You may have heard of lally columns, jack post, mono posts etc. But what are the actual differences between them? What makes a lally column a lally colum? Here is an explanation. Lally columns, jack post and floor jacks are a type of weight bearing support column that is permanent or temporary. They have a tendency to be round, steel-walled structural column that is used to support weight-bearing beams which carry significant weight/load. Lally columns can be also referred to as a lally, steel column, lolly, lollie column, fixed length column or structural columns & piers. It refers to a non-adjustable, concrete filled support column whichhas a monolithic design which makes it stronger than the other two. While it can be used for both permanent and temporary structural projects, its fixed size makes it preferable for permanent structural projects rather than temporary structural projects. A lally column has a number of uses.
One use of lally column is as a permanent support, it has to necessarily satisfy requirements such as tubing thickness and filling it with concrete. So, it is advisable to check with your local building inspector.
A mono post is can also be referred to as an adjustable building support column, steel column, structural columns & piers, teleposts or red-I-Posts. They are designed to be permanent building columns. They tend to be fully assembled, self-contained unit and are normally adjustable in lengths up to 12 feet. A mono post also has a number of uses.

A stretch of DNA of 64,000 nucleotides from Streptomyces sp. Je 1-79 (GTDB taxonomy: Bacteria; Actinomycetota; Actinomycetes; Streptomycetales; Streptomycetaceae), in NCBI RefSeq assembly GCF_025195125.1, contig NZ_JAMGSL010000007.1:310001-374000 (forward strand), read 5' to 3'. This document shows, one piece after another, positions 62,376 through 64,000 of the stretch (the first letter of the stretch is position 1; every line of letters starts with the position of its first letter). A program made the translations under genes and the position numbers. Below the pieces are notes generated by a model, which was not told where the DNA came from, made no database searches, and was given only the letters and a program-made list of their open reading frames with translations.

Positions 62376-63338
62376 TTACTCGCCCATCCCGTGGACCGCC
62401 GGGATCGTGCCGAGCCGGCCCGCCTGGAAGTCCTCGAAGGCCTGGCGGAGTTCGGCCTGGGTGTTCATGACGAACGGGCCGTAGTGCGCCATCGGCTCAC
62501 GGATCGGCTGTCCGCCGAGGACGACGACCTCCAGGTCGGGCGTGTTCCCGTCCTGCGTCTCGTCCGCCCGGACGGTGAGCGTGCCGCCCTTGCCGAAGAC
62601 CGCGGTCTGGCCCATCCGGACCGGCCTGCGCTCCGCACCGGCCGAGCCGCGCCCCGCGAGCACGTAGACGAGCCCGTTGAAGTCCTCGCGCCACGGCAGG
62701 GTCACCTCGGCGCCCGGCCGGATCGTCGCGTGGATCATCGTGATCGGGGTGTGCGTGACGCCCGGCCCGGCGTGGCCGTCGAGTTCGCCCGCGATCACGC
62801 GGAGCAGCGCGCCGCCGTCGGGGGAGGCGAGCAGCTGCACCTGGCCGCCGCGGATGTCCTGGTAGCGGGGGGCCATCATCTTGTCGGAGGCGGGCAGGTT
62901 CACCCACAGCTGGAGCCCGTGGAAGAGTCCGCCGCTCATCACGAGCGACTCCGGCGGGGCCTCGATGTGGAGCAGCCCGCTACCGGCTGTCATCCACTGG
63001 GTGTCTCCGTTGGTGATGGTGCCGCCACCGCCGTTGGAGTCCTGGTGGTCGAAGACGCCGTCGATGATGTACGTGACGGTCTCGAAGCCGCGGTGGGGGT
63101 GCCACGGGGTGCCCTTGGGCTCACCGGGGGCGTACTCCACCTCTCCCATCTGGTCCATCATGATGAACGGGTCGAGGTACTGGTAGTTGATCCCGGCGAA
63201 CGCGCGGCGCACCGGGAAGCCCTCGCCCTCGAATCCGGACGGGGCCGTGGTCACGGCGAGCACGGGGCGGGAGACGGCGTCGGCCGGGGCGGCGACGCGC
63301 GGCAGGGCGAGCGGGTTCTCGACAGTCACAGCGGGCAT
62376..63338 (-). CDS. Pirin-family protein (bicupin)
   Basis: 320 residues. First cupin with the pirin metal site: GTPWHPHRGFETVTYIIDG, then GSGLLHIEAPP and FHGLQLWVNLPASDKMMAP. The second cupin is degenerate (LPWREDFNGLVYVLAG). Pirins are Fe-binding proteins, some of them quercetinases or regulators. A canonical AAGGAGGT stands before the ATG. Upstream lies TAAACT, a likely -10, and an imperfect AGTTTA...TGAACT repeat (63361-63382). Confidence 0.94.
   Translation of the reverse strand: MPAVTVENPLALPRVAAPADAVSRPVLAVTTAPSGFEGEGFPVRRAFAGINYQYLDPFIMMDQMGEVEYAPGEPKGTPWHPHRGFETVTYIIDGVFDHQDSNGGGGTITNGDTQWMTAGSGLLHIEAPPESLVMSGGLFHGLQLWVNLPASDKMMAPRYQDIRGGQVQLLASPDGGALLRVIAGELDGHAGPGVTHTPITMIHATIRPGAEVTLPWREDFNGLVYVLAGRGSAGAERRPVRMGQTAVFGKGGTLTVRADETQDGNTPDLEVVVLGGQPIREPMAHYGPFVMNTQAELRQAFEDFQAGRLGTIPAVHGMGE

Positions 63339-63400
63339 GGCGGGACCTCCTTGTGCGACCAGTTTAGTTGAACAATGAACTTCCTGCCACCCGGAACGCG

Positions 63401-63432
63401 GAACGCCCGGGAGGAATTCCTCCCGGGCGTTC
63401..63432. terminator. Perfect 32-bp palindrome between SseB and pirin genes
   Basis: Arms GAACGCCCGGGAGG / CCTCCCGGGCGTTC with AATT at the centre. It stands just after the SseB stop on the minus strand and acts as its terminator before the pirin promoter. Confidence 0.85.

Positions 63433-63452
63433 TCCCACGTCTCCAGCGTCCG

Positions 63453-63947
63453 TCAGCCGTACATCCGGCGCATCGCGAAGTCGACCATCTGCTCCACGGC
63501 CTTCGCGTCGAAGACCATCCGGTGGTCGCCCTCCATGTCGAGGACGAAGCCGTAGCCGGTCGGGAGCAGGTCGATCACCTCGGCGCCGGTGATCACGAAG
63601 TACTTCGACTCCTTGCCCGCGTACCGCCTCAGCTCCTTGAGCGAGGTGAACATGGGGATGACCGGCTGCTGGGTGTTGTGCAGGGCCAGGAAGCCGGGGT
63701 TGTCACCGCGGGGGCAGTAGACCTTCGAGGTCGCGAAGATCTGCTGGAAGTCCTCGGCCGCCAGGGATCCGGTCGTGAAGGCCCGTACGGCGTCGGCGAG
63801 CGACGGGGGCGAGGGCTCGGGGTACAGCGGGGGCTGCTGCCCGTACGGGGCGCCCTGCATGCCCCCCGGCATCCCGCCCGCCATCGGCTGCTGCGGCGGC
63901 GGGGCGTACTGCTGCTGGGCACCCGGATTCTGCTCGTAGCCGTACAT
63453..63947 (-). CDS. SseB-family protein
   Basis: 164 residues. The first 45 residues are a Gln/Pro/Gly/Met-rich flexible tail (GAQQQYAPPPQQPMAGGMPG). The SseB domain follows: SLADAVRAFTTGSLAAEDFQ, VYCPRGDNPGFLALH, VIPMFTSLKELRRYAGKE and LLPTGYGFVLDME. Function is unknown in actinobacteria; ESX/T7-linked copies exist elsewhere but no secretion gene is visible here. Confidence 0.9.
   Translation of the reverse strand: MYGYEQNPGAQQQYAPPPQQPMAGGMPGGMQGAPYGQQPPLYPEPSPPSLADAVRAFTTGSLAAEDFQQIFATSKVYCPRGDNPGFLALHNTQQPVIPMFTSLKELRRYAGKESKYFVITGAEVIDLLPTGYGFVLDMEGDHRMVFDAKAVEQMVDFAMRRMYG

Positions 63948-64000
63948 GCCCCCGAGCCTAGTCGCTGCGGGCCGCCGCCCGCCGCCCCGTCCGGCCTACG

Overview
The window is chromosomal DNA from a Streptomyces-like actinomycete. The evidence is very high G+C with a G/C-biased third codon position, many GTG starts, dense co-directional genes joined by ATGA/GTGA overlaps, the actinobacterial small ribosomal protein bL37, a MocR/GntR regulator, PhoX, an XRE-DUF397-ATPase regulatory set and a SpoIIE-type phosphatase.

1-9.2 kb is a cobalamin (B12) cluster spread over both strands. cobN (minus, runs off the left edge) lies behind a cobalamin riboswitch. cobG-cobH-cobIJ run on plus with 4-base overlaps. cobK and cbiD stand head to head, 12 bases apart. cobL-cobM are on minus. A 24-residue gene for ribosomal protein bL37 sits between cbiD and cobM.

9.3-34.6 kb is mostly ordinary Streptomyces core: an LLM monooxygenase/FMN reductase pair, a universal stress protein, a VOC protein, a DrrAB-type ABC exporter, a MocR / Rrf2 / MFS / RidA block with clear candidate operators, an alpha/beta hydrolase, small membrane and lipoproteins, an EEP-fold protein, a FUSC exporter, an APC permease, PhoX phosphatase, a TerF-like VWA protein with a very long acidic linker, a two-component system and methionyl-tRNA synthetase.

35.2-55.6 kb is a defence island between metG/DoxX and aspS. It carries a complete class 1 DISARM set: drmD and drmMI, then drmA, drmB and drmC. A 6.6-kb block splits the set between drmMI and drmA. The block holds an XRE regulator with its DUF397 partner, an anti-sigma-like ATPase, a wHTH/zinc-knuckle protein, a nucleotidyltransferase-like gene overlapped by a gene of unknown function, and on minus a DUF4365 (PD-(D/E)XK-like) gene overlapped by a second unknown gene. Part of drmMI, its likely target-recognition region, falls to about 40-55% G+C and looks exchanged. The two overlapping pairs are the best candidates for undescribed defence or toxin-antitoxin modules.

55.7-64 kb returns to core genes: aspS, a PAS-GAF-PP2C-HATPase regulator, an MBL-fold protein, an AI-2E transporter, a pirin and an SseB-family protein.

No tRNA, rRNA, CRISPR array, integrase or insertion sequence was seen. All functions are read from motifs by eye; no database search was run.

According to ICC-ES reg, it is compulsory for the adjustment nut as well as the screw to be placed at the footer. It is also required for a beam plate or saddle plate to be placed t the top to secure the column to a support frame. An adjustable base set or end plat is needed at the bottom. This is in order to remove lateral movement.
Jack posts tend to be designed to be temporary support columns and need to be assembled. They are generally fully adjustable. They also have double carriage nut and bolt for added strength and safety. A jack post is generally adjustable in lengths not greater than 12 feet. They are also the weakest out of all support column types as they lose a percentage of load rating due to localized loading.
In order to reduce the chance of crushing the lumber or breaking through the concrete floor, a minimum of 1/2″ steel plate (3/4″ or 1″ is better) is required to be placed the under the ceiling joist (on top of the post) as well as on top of a 6×6 or 8×8 post (on the bottom of the post or bottle jacks).